Mărțișor ( [mərtsiʃor]) is an old Romanian celebration at the beginning of spring, on March the 1st, which according to old calendar was also considered as the beginning of the new year. Symbolically, it is correlated to women and to fertility as a means of life and continuity. Alike though not identical customs can be found in Bulgaria, while similar ones exist in Albania, Greece and Italy.
The name Mărțișor is the diminutive of marț, the old folk name for March (Martie, in modern Romanian), and thus literally means "little March". It is also the folk name for this month. Some ethnologists believe that the Mărțișor celebration has Roman origins, others support the theory that it is an old Dacian tradition.
Mărțișor, marț and mărțiguș are all names for the red and white string from which a small decoration is tied, and which is offered by people on the 1st day of March. Giving this talisman to people is an old custom, and it is believed that the one who wears the red and white string will be strong and healthy for the year to come. It is also a symbol of the coming spring. Usually, both women and men wear it pinned to their clothes, close to the heart, until the last day of March, when they tie it to the branches of a fruit-tree. In modern times, and especially in urban areas, the Mărțișor lost most of its talisman properties and became more of a symbol of friendship or love, appreciation and respect. The black threads were replaced with red, but the delicate wool ropes are still a ‘cottage industry’ among people in the countryside, who comb out the wool, dye the floss, and twist it into thousands of tassels. In some areas the amulets are still made with black and white ropes, for warding off evil.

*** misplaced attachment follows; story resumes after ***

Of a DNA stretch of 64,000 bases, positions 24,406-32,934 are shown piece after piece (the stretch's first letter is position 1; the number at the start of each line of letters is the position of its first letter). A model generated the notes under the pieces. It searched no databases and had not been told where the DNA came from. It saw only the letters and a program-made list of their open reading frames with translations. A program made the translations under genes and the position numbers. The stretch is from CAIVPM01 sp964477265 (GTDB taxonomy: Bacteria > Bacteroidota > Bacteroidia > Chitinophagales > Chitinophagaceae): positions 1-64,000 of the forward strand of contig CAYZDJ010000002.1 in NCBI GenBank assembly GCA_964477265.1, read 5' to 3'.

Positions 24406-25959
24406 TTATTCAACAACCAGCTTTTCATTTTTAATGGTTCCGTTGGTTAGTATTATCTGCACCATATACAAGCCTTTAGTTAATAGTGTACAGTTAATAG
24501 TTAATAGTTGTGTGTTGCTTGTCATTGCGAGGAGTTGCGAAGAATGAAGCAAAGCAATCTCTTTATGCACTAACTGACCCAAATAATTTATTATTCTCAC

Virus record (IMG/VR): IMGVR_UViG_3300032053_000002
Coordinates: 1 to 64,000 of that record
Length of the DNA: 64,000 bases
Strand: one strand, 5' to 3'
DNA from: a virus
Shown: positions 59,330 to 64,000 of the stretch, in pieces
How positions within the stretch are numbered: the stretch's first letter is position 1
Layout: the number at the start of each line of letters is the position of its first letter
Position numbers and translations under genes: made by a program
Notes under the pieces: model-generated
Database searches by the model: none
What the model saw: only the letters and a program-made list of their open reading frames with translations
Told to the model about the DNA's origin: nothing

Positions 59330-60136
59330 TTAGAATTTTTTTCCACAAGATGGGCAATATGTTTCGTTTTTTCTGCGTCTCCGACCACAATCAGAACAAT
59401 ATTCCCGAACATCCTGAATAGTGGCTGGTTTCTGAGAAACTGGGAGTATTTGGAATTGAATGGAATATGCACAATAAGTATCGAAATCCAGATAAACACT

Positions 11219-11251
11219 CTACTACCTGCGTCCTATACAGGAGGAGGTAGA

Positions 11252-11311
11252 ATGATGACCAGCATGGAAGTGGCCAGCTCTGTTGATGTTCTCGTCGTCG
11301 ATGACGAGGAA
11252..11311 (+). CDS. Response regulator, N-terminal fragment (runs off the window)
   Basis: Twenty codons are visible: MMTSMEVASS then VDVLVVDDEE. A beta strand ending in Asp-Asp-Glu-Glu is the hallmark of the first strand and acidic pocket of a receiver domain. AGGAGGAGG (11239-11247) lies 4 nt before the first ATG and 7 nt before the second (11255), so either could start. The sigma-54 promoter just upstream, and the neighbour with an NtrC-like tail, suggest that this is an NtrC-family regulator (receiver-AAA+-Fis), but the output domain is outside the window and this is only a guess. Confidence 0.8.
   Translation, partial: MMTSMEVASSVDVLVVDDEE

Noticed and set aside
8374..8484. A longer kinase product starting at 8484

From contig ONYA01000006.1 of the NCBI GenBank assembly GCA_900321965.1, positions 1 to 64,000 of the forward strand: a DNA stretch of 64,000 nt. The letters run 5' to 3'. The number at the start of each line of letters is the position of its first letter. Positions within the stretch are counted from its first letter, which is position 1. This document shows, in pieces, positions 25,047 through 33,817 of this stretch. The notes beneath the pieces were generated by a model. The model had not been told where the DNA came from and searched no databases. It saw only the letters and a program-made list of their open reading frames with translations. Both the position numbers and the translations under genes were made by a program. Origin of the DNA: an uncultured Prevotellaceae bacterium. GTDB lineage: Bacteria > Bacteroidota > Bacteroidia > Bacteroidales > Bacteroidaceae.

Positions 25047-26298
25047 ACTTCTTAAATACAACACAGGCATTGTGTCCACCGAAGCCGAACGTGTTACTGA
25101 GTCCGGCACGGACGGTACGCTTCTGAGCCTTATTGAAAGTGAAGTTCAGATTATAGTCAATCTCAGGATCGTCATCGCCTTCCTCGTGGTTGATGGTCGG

Nowadays, on March 1, Romanians buy silky red-white threads tied into a bow to which a small trinket is attached and offer them to the (female) family members, friends and colleagues to show friendship, respect or admiration.